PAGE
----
Abraham and Sarah trusted God to fulfill his promise. "By faith Sarah herself also received strength to conceive seed, and she bore a child when she was past the age, because she judged Him faithful who had promised" (Hebrews 11:11 NKJV). God has made a promise to us and asks us to trust in his promise. "Therefore, the promise comes by faith, so that it may be by grace and may be guaranteed to all Abraham's offspring -- not only to those who are of the law but also to those who are of the faith of Abraham. He is the father of us all. This is why 'it was credited to him as righteousness.' The words 'it was credited to him' were written not for him alone, but also for us, to whom God will credit righteousness -- for us who believe in him who raised Jesus our Lord from the dead. He was delivered over to death for our sins and was raised to life for our justification" (Romans 4:16,22-24).
Abraham was considered faithful because he trusted God's guidance.
"By faith Abraham, when God tested him, offered Isaac as a sacrifice. He who had received the promises was about to sacrifice his one and only son, even though God had said to him, 'It is through Isaac that your offspring will be reckoned.' Abraham reasoned that God could raise the dead, and figuratively speaking, he did receive Isaac back from death" (Hebrews 11:17-19).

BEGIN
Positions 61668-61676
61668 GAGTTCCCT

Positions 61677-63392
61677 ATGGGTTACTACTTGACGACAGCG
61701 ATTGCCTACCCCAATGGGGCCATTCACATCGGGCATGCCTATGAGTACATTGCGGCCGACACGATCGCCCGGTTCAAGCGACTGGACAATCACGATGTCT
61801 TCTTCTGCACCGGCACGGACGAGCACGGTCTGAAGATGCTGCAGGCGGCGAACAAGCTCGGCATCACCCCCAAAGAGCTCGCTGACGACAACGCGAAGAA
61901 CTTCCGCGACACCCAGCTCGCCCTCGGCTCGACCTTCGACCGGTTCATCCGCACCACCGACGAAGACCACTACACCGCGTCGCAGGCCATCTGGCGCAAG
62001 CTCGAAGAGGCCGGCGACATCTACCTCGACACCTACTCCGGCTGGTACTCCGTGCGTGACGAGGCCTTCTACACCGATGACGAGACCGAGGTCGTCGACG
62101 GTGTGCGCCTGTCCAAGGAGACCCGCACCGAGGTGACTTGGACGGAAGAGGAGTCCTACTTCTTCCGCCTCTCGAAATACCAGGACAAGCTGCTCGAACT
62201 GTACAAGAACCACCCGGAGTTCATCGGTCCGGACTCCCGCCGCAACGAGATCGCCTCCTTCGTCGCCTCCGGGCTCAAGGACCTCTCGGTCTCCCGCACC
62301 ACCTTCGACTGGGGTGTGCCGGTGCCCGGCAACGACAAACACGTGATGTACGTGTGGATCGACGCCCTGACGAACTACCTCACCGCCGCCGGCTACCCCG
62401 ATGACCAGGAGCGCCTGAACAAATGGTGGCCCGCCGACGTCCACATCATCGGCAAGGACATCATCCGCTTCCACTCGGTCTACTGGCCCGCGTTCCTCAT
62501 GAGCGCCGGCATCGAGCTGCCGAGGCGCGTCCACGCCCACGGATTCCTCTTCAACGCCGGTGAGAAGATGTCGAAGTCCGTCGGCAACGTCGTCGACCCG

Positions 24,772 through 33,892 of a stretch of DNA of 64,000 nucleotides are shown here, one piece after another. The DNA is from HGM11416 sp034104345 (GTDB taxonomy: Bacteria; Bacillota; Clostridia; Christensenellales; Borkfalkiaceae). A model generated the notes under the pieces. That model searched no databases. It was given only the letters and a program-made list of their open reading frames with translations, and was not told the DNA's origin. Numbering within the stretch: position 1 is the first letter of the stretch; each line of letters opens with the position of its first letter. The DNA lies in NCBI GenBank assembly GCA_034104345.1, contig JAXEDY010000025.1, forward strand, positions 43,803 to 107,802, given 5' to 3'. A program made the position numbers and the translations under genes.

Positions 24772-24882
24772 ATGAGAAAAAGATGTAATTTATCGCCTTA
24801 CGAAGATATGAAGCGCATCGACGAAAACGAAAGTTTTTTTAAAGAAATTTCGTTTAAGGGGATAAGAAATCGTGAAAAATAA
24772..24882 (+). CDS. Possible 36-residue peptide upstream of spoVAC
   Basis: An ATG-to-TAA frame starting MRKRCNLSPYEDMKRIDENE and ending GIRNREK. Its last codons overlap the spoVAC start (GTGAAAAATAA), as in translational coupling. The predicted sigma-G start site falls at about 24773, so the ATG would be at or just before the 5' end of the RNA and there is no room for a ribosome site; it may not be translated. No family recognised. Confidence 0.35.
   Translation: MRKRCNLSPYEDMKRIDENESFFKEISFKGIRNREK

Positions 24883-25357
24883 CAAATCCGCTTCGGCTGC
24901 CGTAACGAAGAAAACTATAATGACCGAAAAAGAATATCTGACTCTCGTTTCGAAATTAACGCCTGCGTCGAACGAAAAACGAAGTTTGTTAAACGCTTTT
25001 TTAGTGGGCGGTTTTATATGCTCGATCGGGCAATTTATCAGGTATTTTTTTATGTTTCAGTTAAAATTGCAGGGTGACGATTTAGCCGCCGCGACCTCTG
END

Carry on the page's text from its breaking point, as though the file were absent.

God tested Abraham's faith when he commanded him to sacrifice his son Isaac. God never induces anyone to sin. "When tempted, no one should say, 'God is tempting me.' For God cannot be tempted by evil, nor does he tempt anyone" (James 1:13). However, God does test our faith to see if it is genuine. Abraham did not question God. Even though he had received the promise through Isaac, he trusted in the Lord; it was for God to reconcile his promise and his command. He trusted in his guidance. God's promise to those who trust his guidance is a home in heaven. "Do not let your hearts be troubled. Trust in God; trust also in me. In my Father's house are many rooms; if it were not so, I would have told you. I am going there to prepare a place for you. And if I go and prepare a place for you, I will come back and take you to be with me that you also may be where I am" (John 14:1-3).